It’s Autism Awareness Month: Get the facts

A girl with autism smiles for the camera.April is Autism Awareness Month and you may have noticed there’s a lot in the news about autism. Several TV shows now feature lead characters with autism (Atypical, The Good Doctor and Big Bang Theory, among others). Even Sesame Street has a character, Julia, who has autism. More and more children — up to one out of 68 — are being diagnosed with autism. But what exactly is this condition, how does it affect children and what can you do to help?

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‘There’s always something that can be done’: Finding hope for Caden

lead image Caden Grimm Thriving

“I want the best quality of life for my son — what any parent would want for their child,” says Michelle, mom to 12-year old Caden.

Caden has spent almost half his life struggling to keep up with his peers after a lawnmower accident badly injured his leg at the age of six. The injury disrupted his growth plate, and was having a significant effect on his growing limb, leading him to have knock-kneed alignment in his right leg. The condition was keeping him from fully experiencing the activities a boy his age normally enjoys; from playing baseball and basketball to walking the amusement park with his family.

A growth plate is the area of growing tissue at each end of the long bones in children (such as the femur, tibia and humerus). These plates are where the bone gets longer as one grows.

“It bothered his dad and I, to see him unable to keep up — and it really bothered him,” Michelle, recalls. “One day, Caden came to me and said, ‘Mom, can you help me?’ and I told him, ‘I will do everything in my power to help you.’”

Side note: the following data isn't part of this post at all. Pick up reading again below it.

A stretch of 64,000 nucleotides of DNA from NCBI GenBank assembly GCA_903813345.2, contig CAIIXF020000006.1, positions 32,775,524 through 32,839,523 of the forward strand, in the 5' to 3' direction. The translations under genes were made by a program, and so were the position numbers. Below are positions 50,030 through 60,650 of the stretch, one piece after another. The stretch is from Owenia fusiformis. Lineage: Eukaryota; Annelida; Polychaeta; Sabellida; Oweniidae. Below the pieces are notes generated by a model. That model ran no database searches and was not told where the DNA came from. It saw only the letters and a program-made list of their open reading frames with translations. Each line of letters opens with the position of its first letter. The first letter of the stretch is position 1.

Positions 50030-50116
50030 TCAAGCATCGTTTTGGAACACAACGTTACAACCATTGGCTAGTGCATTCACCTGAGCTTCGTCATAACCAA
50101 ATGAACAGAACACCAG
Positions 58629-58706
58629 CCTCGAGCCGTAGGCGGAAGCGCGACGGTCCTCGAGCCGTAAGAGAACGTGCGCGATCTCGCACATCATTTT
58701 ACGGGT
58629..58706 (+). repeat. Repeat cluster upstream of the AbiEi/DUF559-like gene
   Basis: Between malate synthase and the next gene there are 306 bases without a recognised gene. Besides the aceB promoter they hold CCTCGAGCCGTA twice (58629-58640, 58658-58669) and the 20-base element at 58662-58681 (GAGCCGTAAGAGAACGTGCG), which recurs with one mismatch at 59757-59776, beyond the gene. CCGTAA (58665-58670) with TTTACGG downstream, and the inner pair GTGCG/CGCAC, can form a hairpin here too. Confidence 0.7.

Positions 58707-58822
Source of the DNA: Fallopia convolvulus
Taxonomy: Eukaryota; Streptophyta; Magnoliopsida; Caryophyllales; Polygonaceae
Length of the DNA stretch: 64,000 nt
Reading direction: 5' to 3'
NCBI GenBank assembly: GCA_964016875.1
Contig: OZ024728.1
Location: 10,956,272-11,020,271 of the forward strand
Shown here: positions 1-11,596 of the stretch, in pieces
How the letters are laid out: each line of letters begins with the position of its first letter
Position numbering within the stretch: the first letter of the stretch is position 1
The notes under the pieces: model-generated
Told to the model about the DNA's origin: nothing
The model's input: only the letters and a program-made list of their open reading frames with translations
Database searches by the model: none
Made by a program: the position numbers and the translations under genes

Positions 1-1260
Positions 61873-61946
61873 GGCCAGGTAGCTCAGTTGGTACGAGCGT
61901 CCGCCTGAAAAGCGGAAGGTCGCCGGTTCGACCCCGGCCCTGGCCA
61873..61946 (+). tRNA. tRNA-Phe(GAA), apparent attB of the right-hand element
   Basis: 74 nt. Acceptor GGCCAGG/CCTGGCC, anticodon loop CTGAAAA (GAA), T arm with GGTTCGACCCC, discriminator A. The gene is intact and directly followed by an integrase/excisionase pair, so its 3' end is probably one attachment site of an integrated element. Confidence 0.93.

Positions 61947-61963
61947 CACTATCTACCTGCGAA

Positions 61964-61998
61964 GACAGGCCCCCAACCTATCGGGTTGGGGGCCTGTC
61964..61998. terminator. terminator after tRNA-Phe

That’s when Michelle began doing research, spending over a month trying to find the best orthopedic surgeon in the country to help correct Caden’s growing leg.

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Persevering after the unimaginable: Jacob’s journey with short bowel syndrome

little boy after treatment for short bowel syndrome

Yankees or Red Sox? Giants or Patriots? Rangers or Bruins? Seven-year-old Jacob Hersko and his physician, Dr. Christopher Duggan, may playfully debate whose hometown is better, but in one area, it’s clear that Boston comes out on top: “Jacob loves coming to Boston Children’s Hospital,” says his mother, Rachel. “He says it’s like going to Disney World.”

When she was pregnant with Jacob, Rachel and her husband, Geoff, never anticipated that they would be traveling to Boston every few months. The little boy was born at full-term, with no apparent complications. But when he was just a week old, the unimaginable happened: He was diagnosed with necrotizing enterocolitis (NEC), a serious intestinal illness in babies that results in the death of intestinal tissues.

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Boston Children’s Collaboration for Community Health helps families thrive

shari nethersole, md
Dr. Shari Nethersole speaks at a community meeting.

Justin’s mom grabs him a fast food dinner because the nearest supermarket is two bus rides away. Mia is afraid to play outside because there was a recent shooting in her neighborhood. Janelle’s parents have trouble covering all their expenses each month and are worried the family will be evicted from their apartment. These scenarios are stressful for families in the short term, but they can also have lasting effects on health and well-being. Without access to affordable, fresh foods, stable housing and other supportive resources, families may struggle to provide the environment that both parents and kids need to thrive in the long term. “Good health depends on much more than access to healthcare,” explains Dr. Shari Nethersole, Executive Director for Community Health at Boston Children’s Hospital. “Housing, education, safety, access to food and physical activity all have a major influence on health and longevity.”

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